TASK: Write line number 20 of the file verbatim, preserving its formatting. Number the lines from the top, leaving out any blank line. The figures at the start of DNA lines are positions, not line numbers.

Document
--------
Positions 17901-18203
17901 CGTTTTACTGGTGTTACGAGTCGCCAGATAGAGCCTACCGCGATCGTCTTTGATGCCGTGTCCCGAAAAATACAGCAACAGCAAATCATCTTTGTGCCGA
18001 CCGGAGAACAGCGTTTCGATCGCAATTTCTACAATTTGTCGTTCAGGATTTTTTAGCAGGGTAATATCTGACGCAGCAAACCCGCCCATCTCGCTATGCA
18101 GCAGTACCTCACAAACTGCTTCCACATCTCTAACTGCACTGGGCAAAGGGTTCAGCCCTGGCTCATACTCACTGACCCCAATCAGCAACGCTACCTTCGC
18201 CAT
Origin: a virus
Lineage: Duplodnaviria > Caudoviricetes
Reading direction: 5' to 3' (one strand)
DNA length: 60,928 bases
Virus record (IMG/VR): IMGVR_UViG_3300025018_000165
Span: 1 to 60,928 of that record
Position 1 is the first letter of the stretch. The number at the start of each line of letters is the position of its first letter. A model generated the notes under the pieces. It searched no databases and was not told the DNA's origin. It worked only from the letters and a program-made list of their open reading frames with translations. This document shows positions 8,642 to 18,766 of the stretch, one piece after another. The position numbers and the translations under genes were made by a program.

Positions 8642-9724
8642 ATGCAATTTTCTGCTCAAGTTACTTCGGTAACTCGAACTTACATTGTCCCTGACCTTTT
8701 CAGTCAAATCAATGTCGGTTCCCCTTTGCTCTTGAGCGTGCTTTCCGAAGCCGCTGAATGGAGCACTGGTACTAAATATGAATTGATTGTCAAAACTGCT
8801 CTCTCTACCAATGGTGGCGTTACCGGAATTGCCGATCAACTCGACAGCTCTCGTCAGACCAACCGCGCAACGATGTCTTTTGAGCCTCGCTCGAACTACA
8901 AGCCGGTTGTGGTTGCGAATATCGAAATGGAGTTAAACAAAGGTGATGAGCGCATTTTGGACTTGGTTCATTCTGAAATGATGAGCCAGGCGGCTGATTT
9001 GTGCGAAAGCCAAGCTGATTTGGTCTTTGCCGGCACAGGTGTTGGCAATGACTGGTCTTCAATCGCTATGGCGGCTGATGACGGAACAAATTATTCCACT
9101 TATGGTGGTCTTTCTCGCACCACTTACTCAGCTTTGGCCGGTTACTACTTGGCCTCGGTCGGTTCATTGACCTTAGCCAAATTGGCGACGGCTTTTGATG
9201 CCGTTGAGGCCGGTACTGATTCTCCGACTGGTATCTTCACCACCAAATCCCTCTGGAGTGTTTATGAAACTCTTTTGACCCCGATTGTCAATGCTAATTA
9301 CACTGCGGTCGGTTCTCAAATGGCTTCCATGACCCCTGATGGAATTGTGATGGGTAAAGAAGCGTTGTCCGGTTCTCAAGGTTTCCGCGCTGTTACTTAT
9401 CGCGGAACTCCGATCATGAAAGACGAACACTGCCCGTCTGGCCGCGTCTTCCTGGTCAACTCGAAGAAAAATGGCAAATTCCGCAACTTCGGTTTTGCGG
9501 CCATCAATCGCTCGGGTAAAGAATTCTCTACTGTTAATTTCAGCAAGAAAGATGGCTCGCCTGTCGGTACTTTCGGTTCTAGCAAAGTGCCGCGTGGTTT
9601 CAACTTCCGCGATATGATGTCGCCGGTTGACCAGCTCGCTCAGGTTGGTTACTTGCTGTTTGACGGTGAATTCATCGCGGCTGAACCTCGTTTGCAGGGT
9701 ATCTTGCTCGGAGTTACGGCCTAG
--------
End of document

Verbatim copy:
9201 CCGTTGAGGCCGGTACTGATTCTCCGACTGGTATCTTCACCACCAAATCCCTCTGGAGTGTTTATGAAACTCTTTTGACCCCGATTGTCAATGCTAATTA